Mitt Romney Endorsed Bonkers Quack Science of 'Cold Fusion' as America's Energy Solution

Romney's answer to our energy woes "were based on nothing more than experimental errors by scientists in Utah."

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Coming hot on the heels of Mitt Romney's own demand for windows that can defy the basic laws of physics andopen in airplanes, exposing him to ridicule across the web, a new factually impossible scientific statement from the candidate has been unearthed. This one involves the debunked notion of cold fusion.

Cold Fusion--or the idea of creating nuclear reactions at much lower temperatures--is a widely-known scientific joke,or as Wikipedia puts it "It has been rejected by the mainstream scientific community because ...there is no generally accepted theoretical model of cold fusion." It's as though scientists claimed to discover the genesis of life or the missing evolutionary link and then were revealed to have just made mistakes.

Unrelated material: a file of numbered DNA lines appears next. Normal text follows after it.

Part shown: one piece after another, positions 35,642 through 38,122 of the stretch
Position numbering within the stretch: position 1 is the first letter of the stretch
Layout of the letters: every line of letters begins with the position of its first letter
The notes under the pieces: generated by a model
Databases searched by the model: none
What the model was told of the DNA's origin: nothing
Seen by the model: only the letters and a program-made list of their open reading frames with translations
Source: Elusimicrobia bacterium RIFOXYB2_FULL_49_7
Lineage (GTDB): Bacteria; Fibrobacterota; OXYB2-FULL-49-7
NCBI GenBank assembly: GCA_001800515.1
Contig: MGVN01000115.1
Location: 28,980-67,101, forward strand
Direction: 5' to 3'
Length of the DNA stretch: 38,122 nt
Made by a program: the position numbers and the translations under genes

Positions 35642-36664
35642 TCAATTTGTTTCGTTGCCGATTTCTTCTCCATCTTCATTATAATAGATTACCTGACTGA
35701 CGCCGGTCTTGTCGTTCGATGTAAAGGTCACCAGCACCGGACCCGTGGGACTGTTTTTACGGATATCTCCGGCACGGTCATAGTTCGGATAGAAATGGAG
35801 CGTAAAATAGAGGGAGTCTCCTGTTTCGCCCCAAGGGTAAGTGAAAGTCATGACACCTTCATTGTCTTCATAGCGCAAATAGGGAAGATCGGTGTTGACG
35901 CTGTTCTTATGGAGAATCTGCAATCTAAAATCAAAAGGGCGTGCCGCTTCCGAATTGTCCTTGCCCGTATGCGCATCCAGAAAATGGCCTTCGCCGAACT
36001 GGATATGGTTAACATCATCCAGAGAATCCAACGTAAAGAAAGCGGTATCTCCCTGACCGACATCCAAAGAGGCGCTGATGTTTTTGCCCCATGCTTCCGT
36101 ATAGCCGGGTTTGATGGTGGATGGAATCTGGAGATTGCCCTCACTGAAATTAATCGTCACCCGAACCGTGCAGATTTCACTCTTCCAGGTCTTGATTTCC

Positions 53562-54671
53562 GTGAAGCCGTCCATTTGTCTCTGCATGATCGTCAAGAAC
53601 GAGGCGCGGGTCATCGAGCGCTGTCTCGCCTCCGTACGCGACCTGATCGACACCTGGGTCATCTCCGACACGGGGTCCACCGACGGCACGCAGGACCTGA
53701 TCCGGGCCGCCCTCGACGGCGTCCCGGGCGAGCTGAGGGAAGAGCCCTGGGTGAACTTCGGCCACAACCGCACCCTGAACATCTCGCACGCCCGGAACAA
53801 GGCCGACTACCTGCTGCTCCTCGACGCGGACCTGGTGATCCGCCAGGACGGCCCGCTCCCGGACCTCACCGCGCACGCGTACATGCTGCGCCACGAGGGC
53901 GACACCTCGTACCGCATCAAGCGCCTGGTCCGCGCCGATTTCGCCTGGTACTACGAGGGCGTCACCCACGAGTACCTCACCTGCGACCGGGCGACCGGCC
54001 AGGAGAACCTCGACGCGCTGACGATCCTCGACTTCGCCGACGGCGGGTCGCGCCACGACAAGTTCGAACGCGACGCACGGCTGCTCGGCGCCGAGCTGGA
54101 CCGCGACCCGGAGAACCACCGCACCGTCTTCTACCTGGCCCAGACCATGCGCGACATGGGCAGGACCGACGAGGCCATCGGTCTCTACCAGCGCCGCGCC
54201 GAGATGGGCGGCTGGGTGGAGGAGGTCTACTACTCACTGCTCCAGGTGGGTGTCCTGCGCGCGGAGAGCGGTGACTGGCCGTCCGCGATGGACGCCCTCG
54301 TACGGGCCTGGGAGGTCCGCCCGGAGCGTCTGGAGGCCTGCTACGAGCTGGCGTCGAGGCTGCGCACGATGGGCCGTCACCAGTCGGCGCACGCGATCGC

But that doesn't stop Mitt Romney from being a believer, apparently. In a 2011 interview with the Washington Examiner, he offered this about his love of science (h/t Daily Kos).

I do believe in basic science. I believe in participating in space. I believe in analysis of new sources of energy. I believe in laboratories, looking at ways to conduct electricity with -- with cold fusion, if we can come up with it. It was the University of Utah that solved that. We somehow can’t figure out how to duplicate it.

First of all, cold fusion wasn't about conducting electricity, but about creating power. But more egregiously, as DailyKos's Jed Lewison points out, shortly after the original cold fusion "experiments" mentioned by Mitt Romney occurred, the alleged findings were given the kibosh.

He points to a contemporaneous New York Times articleexplaining the lack of evidence behind the cold fusion claims.

BALTIMORE—Hopes that a new kind of nuclear fusion might give the world an unlimited source of cheap energy appear to have been dealt a devastating blow by scientific evidence presented here...

Physicists seemed generally persuaded as the sessions ended that assertions of "cold fusion" were based on nothing more than experimental errors by scientists in Utah.




Sarah Seltzer is a freelance writer based in New York City. Her work has been published at the Nation, the Christian Science Monitor, Jezebel and the Washington Post. Follow her on Twitter at @sarahmseltzer and find her work at